Letter from The Publisher




Bernice Butler

As our May issue arrives with spring in the air, Mother’s Day on our minds and our annual focus on women’s health, I’ve been thinking about the correlation between Earth Day and Mother’s Day, which comes so close on its heels. This month’s feature by Christiane Northrup, “The Mother Our Souls Need,” makes the correlation clear.

Christiane posits that every one of us can connect right now with the “mother energy” that made all our bodies in the first place—Earth herself. Wondering if this connection was where the term Mother Earth came from, I thought back, as I always do, to our instruction manual. Genesis 3:19 tells us, “By the sweat of your brow you will eat your food until you return to the ground, since from it you were taken; for dust you are and to dust you will return.” If these words don’t give us a newfound connection to the natural world and a sense of urgency to protect it, nothing will.

We are being encouraged to mimic our unbreakable bond with our biological mother in our relationship with our Mother Earth—to cultivate the kind of fervent attachment that makes some people lay their bodies on the road in front of destructive machinery or climb to the top of a very tall tree and refuse to leave. I think we all could do heroic things if we adopt this paradigm shift, which puts Mother’s Day in a whole new light.

As part of our focus on women’s health, we are excited to bring you three female doctors’ perspective on a strong trend we are seeing in the wellness industry here in North Texas. In “Women in Wellness: North Texas Doctors Lead the Way,” on page 18, two dentists and one physician specializing in internal medicine and gynecology discuss how and why they changed their practice focus to biological/holistic dentistry and functional medicine, respectively. They also offer their thoughts on why the movement away from reactive, pharmacological-based medicine is growing so quickly, and why women are uniquely qualified to excel in this new healthcare landscape.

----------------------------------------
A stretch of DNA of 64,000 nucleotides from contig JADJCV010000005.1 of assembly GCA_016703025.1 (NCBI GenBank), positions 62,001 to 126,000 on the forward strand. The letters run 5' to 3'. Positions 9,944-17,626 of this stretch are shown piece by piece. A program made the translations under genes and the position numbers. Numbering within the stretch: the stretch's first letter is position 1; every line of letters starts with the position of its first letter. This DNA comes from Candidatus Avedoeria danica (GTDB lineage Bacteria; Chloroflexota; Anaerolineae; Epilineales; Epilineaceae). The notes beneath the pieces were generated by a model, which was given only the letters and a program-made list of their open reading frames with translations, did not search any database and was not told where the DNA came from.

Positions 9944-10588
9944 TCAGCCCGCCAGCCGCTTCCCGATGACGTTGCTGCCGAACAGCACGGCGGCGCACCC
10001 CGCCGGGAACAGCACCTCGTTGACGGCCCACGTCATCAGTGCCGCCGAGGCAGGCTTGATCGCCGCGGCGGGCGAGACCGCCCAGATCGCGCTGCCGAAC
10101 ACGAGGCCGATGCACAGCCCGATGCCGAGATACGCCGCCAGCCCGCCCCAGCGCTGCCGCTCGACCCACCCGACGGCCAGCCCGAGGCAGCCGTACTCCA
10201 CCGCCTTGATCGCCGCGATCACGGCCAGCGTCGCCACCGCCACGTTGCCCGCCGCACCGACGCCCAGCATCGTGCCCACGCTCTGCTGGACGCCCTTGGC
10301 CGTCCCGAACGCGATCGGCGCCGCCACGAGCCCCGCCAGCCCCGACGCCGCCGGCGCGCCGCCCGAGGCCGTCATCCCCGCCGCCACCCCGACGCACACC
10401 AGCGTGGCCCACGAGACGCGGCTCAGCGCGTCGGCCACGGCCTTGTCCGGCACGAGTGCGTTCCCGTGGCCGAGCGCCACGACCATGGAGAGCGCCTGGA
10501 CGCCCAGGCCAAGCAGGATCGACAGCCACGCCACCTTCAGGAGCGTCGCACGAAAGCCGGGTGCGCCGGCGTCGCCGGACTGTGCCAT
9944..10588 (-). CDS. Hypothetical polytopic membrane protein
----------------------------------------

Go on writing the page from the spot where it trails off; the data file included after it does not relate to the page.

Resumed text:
A recurring theme in several of this month’s features is the importance of “me time.” In “Her Soul in Bloom: Self-Care for All Stages of Life," on page 20, writer Marlaina Donato offers practical, easy tips for self-care that everyone can connect with. Knowing I could not do justice to the theme of women’s health without including information about meditation—a practice that has brought transformational calm and clarity to my life—I asked Dorsey Standish, of Mastermind Meditation to contribute an article, and she kindly agreed.

I still laugh when I think about my very first mindfulness meditation class, which Dorsey taught. I remember jumping up from my desk in my rush to get to class, only to be left sweating it out in bumper-to-bumper traffic. By the time I got to class, I was doubtful and hyped up. I also had indigestion. “There is no way I can enjoy sitting here on the floor with all these other people,” I thought. “There’s so much I need to be doing!” Well, 10 minutes in, I felt calm, even blissful, and my indigestion was gone. My life has not been the same since. Meditation is a useful tool that can be at our disposal any time. As Dorsey admonishes us, whether we spend two minutes or two hours meditating, taking this kind of “me-time” is not selfish, but necessary.

While our focus this month is women’s wellness, there is much here for our male readers as well, as they support the women in their lives. As always, we hope to provide tips, insights and other information to support all our readers in their journey to a healthy, sustainable lifestyle.

Until next month.

Blessings

Bernice

 

 

 

Edit ModuleShow Tags

More from Natural Awakenings

Are You Woke?

As we hunker down for the dog days of summer, I find I’m having near-daily discussions about climate change—where it’s taking us and where it’s going to leave us.

Celebrating Deliciousness

A North Texas midsummer showcases the natural abundance of the farm-rich countryside surrounding us.

Letter from The Publisher

As we begin the summer season when fathers are remembered, schedules are a little less cluttered and wanderlust begins to set in, we’re focusing on health and fitness for him, well-being for the whole family and a greener future for our cities.

Letter from The Publisher

Have you hugged a tree lately or just sat outside, soaking in the sun, smelling the plants and soil and fresh air?

Heart-Healthy Love

The heart is traditionally known as our “love generator,” and while that’s really a function of the brain, medical science tells us that love—especially self-love—is an important component of good heart health.